## Real dice.

Suppose you want to draw randomly a number between 0 and 1, with multiple throws of a six sided dice, what would you write down on its face?

If you want to form numbers between 0 (inclusive) and 1 (exclusive), you could assign the faces a subset of the usual digits (0 to 9), and throw the dice multiple time, each time giving you a new decimal. So throwing 3, 4, 7, 8, (say) would give you 0.3478. But how do we chose what to write on the faces?

Intuitively, we would think that spacing the digits as evenly as possible is the way to go, something like 1, 3, 5, 7, 8, 9. But is our intuition correct? There are $\displaystyle\binom{10}{6}=210$ subsets of six digits, so there’s not that many to check, so we can use brute force enumeration. But how do we measure the evenness of the spread of generated numbers? We simply measure the (square of the) distance between all possible numbers generated.

The test therefore relies on three steps. 1) generate all possible subsets, 2) generate all possible numbers we can represent with the digits from each of the subsets, and 3) measure distance.

The first step, generate all possible subsets, can be done using the “shuttle algorithm” that takes a permutation of (not necessarily distinct symbols) and yield the next one in lexicographical order. We’ve already met this algorithm in a previous entry. We start with the initial permutation 0,0,0,0,1,1,1,1,1,1. The next will be 0,0,0,1,0,1,1,1,1,1. Eventually, we reach the last one, 1,1,1,1,1,1,0,0,0,0. We use the permutation as a bit-vector to select the subset of digits: 0,1,1,0,0,0,1,1,1,1 selects 1,2,6,7,8,9 from 0,1,2,…,9.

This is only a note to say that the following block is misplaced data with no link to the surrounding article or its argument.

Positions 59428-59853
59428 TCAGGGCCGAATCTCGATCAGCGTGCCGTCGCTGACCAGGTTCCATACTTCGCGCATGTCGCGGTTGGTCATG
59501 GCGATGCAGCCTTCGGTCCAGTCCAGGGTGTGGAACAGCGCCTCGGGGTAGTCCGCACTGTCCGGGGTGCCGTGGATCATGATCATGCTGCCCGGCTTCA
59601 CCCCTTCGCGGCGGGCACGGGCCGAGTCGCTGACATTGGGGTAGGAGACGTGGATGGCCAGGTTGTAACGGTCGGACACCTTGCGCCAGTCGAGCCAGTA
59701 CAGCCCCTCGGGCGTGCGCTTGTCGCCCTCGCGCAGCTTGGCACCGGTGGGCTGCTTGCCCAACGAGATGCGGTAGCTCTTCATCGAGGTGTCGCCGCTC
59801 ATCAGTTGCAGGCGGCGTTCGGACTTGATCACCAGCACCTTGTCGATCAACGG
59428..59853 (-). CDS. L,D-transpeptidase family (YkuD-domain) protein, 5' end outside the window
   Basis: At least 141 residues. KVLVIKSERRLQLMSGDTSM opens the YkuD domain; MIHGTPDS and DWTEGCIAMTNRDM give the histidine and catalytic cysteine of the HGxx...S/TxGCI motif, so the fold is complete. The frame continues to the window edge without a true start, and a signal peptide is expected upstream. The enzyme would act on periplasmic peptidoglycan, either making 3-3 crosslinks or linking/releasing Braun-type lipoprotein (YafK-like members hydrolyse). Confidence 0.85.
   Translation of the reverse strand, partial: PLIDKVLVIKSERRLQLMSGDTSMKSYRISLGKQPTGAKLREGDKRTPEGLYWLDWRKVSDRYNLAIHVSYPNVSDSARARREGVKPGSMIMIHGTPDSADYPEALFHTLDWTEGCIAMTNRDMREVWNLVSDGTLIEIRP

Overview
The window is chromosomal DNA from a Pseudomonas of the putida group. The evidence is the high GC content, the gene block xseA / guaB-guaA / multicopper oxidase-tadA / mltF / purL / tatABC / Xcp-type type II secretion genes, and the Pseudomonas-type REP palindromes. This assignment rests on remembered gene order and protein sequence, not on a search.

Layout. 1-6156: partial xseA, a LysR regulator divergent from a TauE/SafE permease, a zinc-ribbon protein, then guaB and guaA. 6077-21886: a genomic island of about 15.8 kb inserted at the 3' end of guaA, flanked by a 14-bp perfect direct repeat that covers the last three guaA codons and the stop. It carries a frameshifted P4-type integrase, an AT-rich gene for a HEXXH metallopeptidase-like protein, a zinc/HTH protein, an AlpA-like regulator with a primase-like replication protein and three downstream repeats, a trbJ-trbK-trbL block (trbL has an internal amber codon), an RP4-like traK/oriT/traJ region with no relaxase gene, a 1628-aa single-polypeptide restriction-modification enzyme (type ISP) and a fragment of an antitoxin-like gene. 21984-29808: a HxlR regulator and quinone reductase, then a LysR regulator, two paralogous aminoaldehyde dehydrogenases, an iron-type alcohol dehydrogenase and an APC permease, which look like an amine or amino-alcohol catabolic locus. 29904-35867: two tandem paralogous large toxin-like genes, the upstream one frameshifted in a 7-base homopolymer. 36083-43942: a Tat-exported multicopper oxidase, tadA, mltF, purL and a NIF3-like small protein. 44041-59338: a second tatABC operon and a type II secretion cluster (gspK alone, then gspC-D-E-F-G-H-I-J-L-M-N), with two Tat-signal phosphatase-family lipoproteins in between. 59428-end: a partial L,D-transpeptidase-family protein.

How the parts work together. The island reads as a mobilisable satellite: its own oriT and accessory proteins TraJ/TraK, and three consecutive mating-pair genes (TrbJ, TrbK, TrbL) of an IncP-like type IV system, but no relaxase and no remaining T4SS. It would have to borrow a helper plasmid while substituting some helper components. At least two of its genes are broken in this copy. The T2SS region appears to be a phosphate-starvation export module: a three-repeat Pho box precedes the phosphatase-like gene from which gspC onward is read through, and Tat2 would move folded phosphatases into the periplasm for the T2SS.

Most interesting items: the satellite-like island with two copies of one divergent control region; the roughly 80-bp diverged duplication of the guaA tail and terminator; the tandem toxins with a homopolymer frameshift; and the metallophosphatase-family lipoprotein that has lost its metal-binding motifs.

The second step is done with a base six counter, that will count, on a fix length, from 0 to n-digit overflow. This counters goes 0, 1, 2, 4, 5, 10, 11, 12, 13, 15, 25,… A presentation layer converts the number represented by the counter to the actual symbols from the subset. That re-coded number is converted to a float (or an integer).

The third, and last, step, just measures the spacing between successive numbers. This means that a number that goes from xxxx15 to xxxx20 will incur a larger penalty than a number that goes from yyyy18 to yyyy20.

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Running the program will let us discover the best subset of digits to write on the dice’s faces:

```024689	425723808
135789	520243666
146789	733009458
246789	827529316
256789	1040295108
345678	1339694288
356789	1347580758
456789	2080397992
```

So for this almost kind-of ten-sided dice on a six-side dice, the best combination is 0, 2, 4, 6, 8, 9. It’s not the only one. The program only selects a new combination if it has a strictly better score than the previous one. But we also find 0,1,2,3,5,7,9, 0,2,3,5,7,9, 0,2,4,5,7,9, and 0,2,4,6,7,9 with the same discrepancy, or, alternatively, with the same evenness.